AIDS and Behavior

, Volume 8, Issue 3, pp 263–275

Identifying Diverse HIV Risk Groups Among American Indian Young Adults: The Utility of Cluster Analysis

  • Christina M. Mitchell
  • Carol E. Kaufman
  • Janette Beals
Article

DOI: 10.1023/B:AIBE.0000044074.46636.c2

Cite this article as:
Mitchell, C.M., Kaufman, C.E. & Beals, J. AIDS Behav (2004) 8: 263. doi:10.1023/B:AIBE.0000044074.46636.c2

Abstract

We demonstrate the utility of cluster analysis for identifying diverse HIV risk groups found in a community-based sample. Within a group of 706 American Indian young adults, we used cluster analysis to identify four profiles of HIV risk/protection. The High Efficacy/Low Risk cluster had high levels of knowledge/education, self-efficacy, and outcome expectations about HIV protection, with low levels of risk behaviors. Low Efficacy/Low Risk had low levels of HIV knowledge/education, self-efficacy, and outcome expectations, but high levels of perceived risk for HIV with low levels of HIV risk behaviors. Low Efficacy/Moderate Risk was similar to the previous group, but its members had moderately higher levels of several risk behaviors and higher condom use. Low Efficacy/High Risk had high rates of several high-risk behaviors such as exchanging sex for money or injection drug use. Validation analyses highlighted differences that can be useful for the development of preventive interventions.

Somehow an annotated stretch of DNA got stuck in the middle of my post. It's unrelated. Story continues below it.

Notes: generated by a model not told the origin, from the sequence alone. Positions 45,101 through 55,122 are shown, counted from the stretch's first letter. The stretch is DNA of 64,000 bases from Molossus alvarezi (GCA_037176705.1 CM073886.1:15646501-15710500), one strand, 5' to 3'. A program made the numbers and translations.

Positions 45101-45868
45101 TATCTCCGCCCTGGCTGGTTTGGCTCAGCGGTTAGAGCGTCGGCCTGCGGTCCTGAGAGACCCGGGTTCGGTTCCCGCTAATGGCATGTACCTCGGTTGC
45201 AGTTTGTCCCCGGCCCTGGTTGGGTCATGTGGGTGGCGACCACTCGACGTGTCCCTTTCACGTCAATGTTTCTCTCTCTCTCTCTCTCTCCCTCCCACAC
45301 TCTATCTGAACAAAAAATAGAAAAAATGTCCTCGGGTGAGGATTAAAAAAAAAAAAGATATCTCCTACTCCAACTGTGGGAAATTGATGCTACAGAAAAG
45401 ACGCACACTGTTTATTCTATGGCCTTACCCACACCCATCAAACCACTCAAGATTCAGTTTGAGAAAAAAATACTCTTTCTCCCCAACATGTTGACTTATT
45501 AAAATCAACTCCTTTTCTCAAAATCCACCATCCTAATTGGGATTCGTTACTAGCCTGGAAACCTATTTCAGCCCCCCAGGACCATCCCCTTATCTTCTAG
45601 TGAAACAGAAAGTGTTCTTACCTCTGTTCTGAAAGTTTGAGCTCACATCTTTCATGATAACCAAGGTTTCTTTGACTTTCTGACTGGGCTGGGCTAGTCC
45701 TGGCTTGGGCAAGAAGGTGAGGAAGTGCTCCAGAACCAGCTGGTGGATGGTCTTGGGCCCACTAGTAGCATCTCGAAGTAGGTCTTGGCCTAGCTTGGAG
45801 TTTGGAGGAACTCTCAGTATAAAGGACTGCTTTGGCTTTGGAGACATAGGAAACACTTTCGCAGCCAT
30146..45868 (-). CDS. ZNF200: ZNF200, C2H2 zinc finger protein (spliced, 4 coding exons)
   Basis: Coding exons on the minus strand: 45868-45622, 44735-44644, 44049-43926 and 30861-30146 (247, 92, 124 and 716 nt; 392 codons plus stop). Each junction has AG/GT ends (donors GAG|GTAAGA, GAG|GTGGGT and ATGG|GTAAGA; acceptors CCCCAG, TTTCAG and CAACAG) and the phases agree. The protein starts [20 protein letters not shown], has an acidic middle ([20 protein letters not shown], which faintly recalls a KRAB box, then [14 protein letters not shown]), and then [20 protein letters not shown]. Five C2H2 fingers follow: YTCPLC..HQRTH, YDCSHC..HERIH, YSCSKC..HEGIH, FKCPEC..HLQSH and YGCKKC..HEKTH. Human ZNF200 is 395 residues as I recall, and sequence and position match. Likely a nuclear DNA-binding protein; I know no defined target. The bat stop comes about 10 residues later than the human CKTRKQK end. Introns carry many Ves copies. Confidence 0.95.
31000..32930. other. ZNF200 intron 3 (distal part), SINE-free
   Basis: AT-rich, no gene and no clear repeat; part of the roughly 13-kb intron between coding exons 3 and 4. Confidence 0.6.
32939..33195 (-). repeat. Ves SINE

cluster analysis preventive intervention design HIV risk/protection American Indian 

Copyright information

© Springer Science+Business Media, Inc. 2004

Authors and Affiliations

  • Christina M. Mitchell
    • 1
  • Carol E. Kaufman
    • 1
  • Janette Beals
    • 1
  1. 1.American Indian and Alaska Native ProgramsUniversity of Colorado Health Sciences CenterAuroraColorado